Knowing one’s neighbours better

THE ANTHOLOGY the British publishing house Dedalus Books published this summer should serve as a showcase of Slovak literature but it can also be considered as a Slovak book, which just happens to be in English.

Eric Lane Eric Lane (Source: Jana Liptáková)

Eric Lane of the British publisher said Slovak readers are an important part of its potential audience. The Slovak Spectator spoke to Lane at the Bibliotéka book fair held in Bratislava in early November where Lane personally introduced the anthology.

The Slovak Spectator (TSS): Why did the Dedalus Books publishing house decide to publish an anthology of Slovak literature?

Eric Lane (EL): We are keen on widening what is available in English. We have already published anthologies of Lithuanian and Estonian literature and [Slovakia’s] Centre for Information on Literature (Literárne Informačné Centrum) suggested we should do one of Slovak literature. We want to publish books from every European language, so at some stage we would ask them and have discussions. But the timing comes from them.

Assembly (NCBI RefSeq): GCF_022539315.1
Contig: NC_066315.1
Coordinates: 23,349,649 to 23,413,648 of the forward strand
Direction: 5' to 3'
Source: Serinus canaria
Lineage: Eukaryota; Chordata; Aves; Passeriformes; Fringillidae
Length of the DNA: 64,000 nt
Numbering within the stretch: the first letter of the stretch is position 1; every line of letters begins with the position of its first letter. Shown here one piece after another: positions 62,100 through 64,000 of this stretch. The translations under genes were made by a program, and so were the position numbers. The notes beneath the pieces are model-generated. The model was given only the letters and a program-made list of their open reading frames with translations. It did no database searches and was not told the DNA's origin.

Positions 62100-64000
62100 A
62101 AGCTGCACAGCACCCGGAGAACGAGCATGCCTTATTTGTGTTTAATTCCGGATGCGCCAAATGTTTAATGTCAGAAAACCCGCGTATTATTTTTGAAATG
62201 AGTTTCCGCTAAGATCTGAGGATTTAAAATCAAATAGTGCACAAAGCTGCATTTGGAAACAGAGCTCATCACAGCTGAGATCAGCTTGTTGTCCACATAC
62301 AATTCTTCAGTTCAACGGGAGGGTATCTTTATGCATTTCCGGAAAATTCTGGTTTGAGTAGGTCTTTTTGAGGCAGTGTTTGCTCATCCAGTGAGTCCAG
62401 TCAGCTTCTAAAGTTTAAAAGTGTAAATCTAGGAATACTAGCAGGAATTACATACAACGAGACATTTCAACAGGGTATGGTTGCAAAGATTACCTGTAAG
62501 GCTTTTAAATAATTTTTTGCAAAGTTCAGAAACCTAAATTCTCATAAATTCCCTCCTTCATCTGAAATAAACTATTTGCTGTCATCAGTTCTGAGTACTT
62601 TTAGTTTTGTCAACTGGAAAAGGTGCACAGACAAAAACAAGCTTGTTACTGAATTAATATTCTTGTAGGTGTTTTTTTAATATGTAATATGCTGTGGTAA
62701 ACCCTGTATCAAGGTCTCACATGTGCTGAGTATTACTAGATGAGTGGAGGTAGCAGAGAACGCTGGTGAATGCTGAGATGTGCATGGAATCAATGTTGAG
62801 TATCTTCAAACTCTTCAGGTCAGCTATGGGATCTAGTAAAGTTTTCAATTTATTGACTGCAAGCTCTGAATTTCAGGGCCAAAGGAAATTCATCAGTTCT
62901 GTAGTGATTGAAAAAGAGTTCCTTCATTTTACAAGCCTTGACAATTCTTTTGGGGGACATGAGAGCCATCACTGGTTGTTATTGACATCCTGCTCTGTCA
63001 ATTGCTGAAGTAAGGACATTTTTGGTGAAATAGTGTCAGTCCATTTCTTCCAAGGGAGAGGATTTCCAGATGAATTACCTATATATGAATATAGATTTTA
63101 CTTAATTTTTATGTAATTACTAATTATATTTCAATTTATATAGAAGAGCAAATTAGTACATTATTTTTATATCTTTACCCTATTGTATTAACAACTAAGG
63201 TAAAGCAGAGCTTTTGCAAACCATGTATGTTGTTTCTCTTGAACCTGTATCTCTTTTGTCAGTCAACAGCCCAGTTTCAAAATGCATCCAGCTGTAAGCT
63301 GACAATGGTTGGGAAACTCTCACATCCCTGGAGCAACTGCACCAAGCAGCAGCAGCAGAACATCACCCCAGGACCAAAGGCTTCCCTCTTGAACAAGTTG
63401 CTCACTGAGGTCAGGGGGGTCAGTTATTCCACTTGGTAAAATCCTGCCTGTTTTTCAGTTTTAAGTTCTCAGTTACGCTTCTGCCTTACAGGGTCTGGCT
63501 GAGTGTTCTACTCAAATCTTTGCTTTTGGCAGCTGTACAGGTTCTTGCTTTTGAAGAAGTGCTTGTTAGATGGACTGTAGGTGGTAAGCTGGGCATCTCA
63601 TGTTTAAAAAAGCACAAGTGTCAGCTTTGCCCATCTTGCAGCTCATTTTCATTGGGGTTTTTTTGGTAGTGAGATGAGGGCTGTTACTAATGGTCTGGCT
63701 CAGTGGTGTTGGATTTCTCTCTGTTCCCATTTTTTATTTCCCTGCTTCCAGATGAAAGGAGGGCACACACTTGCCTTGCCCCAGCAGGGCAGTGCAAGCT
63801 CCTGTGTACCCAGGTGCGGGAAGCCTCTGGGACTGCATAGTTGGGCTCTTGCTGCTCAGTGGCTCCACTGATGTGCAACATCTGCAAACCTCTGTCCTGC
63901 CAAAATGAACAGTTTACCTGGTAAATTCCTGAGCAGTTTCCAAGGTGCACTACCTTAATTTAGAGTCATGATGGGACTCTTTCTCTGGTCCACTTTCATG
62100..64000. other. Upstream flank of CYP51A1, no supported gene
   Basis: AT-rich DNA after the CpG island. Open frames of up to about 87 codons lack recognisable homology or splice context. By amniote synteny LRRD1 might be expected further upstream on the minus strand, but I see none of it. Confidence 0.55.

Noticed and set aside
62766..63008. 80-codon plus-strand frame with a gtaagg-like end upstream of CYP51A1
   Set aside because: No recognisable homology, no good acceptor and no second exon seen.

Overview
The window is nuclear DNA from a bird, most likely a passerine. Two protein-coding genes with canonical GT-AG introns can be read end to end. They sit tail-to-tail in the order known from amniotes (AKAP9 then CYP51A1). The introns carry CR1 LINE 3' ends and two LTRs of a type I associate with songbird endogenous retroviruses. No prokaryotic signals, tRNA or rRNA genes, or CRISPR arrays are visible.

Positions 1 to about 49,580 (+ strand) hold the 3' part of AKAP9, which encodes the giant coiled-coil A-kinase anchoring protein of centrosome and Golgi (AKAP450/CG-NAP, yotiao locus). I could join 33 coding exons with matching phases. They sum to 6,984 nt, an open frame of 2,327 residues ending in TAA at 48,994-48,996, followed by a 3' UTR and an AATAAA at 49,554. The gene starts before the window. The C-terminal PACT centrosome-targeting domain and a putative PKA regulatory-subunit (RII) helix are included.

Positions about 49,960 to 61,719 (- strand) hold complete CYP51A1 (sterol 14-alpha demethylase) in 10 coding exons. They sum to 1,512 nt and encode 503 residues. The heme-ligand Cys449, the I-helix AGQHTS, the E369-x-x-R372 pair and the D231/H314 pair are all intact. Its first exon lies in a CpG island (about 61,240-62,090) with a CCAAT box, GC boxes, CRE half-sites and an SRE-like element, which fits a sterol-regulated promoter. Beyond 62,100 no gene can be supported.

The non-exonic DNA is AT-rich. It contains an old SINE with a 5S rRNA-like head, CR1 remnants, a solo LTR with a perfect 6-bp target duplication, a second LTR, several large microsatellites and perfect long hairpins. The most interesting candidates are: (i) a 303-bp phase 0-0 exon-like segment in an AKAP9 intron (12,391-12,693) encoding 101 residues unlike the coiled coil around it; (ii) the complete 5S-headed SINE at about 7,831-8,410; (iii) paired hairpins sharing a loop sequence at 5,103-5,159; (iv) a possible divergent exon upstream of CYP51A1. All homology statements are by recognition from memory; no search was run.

The UK is part of Europe and has to psychologically see itself as part of Europe. To do this you have to have interest in your neighbours, language, culture, and so forth, and one of the best ways of doing this is by translations. The way of translation is soft power; it is a way of integrating people together and making people less disconnected because most people in England could tell you very little about Slovakia as a country, let alone its literature or its language. And in a way, for a country that is so close you really do not want that.

TSS: Who should be the readers of this book?